I’m not one of those writers who has a lot of music in my books, although LIFE SENTENCES has a small section about some childhood friends forming a singing group during the Jackson 5 era.
But today, as the SO and I drove to Washington for a matinee (DOG IN THE MANGER, terrific), “Maggie May” came on and I could remember exactly where I was the first time I heard it. (In a car somewhere between Atlanta and Marietta, Georgia.) Then I began sorting through all the songs I could remember listening to while in the car, back before I was allowed to control the radio. “Don’t Sleep in the Subway, Darling.” (En route to art lessons at the Baltimore Museum of Art.) “Hello, It’s Me.” (One of our long, long trips to Atlanta.) “The Night They Drove Old Dixie Down.” (Forest Park Avenue, a mile from home, hot summer day.)
I could find only one commonality: They are all narratives. Generally, slightly cryptic ones that make the listener fill in some of the blanks (with the exception of “The Night They Drove Old Dixie Down”). Where does one sleep in the subway? On a bench, in the stairwell, on the cars themselves.? Isn’t it dangerous? This, after all, was the era of hyperconsciousness about New York’s street crime and The Taking of Pelham 1, 2, 3, which is being remade, I’m sorry to say. (I think the original is near perfect.) So Maggie May is there and you’re leaving her, but it’s her fault because she just can’t love you enough? So on, and so forth. I like music and listen to a wide range, but I could never transcend my interest in the words/stories.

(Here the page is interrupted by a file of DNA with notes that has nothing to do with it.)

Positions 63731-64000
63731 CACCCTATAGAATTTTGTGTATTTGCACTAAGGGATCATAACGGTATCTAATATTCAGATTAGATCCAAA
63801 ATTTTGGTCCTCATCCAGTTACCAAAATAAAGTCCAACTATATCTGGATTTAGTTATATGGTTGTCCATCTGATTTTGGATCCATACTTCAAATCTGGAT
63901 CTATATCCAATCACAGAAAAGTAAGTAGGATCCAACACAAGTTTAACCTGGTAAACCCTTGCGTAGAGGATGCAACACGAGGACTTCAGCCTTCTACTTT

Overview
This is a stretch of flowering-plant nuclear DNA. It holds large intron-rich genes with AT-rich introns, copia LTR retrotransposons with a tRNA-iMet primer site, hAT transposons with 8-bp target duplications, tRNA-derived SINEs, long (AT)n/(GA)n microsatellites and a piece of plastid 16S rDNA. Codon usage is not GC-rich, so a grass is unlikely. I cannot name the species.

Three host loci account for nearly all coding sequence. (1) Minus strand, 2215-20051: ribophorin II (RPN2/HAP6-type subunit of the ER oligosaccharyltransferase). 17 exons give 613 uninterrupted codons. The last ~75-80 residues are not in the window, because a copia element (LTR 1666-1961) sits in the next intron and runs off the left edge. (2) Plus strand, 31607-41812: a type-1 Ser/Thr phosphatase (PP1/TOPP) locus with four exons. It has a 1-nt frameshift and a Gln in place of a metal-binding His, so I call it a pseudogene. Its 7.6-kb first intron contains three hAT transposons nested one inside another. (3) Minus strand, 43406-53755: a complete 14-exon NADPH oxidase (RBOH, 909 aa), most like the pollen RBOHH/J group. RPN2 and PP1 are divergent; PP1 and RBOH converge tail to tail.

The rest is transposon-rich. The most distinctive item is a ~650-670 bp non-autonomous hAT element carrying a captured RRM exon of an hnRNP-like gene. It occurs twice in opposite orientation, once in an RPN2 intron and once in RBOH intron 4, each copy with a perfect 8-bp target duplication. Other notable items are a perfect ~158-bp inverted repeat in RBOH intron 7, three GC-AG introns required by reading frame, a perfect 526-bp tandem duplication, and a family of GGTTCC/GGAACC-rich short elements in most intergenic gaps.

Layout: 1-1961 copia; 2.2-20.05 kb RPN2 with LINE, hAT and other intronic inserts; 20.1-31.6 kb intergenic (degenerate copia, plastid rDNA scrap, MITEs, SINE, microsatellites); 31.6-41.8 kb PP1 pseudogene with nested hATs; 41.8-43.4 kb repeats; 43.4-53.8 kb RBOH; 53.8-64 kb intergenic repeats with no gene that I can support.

We all remember where we were when [fill in one of the big news stories of your youth]. But can you place yourself in time vis a vis a song on the radio? If so, why do you think the memory and the melody linger?